The Ontario Securities Commission (OSC) is accusing accounting firm, Ernst & Young LLP, of falling down on the job as the auditor of troubled Chinese timber company, Sino-Forest Corp.

The OSC brought allegations against the firm Monday claiming that it breached securities laws in its work as Sino-Forest’s auditor between August 2007 and April 2012.

“During that time, they audited the annual consolidated financial statements of Sino-Forest and represented to its shareholders that they had performed their audits in accordance with relevant industry standards. Shareholders invested significant sums in Sino-Forest in reliance on these financial statements. Ernst & Young, however, failed to conduct their audits in accordance with relevant industry standards,” the OSC said in a statement of allegations.

Specifically, the commission charges that the firm “failed to perform sufficient audit work to verify Sino-Forest’s ownership of its most significant assets; failed to perform sufficient audit work to verify the existence of Sino-Forest’s most significant assets; and, failed to undertake their audit work on the Sino-Forest engagement with a sufficient level of professional skepticism.”

Among other things, the OSC also says that the firm failed to properly structure its Sino-Forest audit team, noting that many of its source documents were produced only in Chinese, which weren’t translated into English; that several of the senior partners involved in the audits were unable to read or speak Chinese, and that they relied on its Chinese speaking staff to provide informal translations of important source documents. “As a result, the non-Chinese speaking staff were often not aware that important information was missing from some of Sino-Forest’s key documents,” it says.

Ultimately, the OSC alleges that its audit work was not conducted in accordance with Canadian generally accepted auditing standards (GAAS), and that each of these failures to comply with GAAS constitutes a breach of securities law. Additionally, it says that Sino-Forest’s regulatory filings, which contained Ernst & Young’s representation that they had conducted their audits in accordance with GAAS, also represents a breach of the law by the audit firm.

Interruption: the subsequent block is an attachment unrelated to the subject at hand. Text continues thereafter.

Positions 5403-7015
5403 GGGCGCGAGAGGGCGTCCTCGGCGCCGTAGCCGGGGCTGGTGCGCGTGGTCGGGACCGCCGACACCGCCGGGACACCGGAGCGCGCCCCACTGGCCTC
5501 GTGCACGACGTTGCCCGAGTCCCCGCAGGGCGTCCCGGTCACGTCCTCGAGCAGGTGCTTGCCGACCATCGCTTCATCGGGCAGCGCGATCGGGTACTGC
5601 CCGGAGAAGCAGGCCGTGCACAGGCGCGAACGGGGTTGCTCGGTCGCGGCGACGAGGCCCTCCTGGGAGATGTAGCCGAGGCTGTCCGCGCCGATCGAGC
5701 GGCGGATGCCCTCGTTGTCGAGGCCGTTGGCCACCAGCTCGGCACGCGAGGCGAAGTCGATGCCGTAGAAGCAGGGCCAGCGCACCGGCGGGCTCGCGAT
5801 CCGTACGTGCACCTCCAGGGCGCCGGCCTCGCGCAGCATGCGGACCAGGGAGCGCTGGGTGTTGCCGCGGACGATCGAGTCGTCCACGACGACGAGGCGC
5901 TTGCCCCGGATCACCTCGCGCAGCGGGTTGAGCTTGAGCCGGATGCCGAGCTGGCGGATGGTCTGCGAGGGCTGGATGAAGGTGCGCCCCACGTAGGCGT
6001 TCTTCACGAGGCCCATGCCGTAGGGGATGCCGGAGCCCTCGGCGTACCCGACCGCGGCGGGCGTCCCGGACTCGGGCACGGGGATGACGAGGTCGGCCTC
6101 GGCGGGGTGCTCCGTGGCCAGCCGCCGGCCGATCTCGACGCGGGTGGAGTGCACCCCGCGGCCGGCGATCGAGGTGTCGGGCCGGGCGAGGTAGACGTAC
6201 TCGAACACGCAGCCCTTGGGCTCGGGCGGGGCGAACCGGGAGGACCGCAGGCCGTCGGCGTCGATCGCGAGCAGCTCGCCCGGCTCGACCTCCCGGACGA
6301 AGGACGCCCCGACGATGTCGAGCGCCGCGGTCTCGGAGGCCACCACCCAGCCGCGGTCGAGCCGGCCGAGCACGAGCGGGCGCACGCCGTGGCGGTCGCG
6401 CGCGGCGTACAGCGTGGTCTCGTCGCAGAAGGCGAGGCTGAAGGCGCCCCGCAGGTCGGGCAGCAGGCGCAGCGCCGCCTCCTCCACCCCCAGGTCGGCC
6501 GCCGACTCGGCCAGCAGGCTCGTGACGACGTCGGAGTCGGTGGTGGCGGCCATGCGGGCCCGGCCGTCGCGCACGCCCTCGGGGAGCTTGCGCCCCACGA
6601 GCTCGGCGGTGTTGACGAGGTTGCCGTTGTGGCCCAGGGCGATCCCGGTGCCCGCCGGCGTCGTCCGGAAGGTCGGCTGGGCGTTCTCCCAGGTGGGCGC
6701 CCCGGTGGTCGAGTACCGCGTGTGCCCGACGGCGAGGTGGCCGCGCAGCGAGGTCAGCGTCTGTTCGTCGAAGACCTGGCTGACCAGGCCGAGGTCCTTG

“Ernst & Young’s failures to comply with GAAS… led them to overlook or discount significant flaws in Sino-Forest’s assertions relating to the ownership and existence of the Purported Assets. The Purported Assets constituted the vast majority of Sino-Forest’s assets and produced nearly all of its reported revenue. Ernst & Young’s lack of diligence in these areas therefore resulted in significant negative consequences for Sino-Forest’s shareholders,” it says.

The allegations have not been proven. An initial hearing has been scheduled for January 7, 2013.

Earlier this year, the OSC accused Sino-Forest and former senior executives of fraud. Those allegations have not been proven, and the company is in creditor protection.

The case also sparked a review of emerging market issuers generally, which found a number of weaknesses in the governance and disclosure practices of issuers, listing rules, auditing and underwriting practices, earlier this year. In general, it noted a lack of professional skepticism among auditors, and said their work was hampered by a lack of local knowledge, language barriers, and too much reliance on local firms. As a result, the commission published new guidance for issuers last month, and it is also working with other regulators to improve underwriting standards, auditing and listing processes.

“Our investigation into Sino-Forest is a complex international investigation, and a major focus has been on whether gatekeepers such as auditors and other corporate advisors properly performed their role in protecting investors,” said Tom Atkinson, director of enforcement at the OSC. “Investors rely on auditors to conduct their audits in accordance with professional standards, particularly when foreign companies are
listing on Canadian exchanges. If auditors fail to abide by Canadian auditing standards and securities laws, we will hold them accountable.”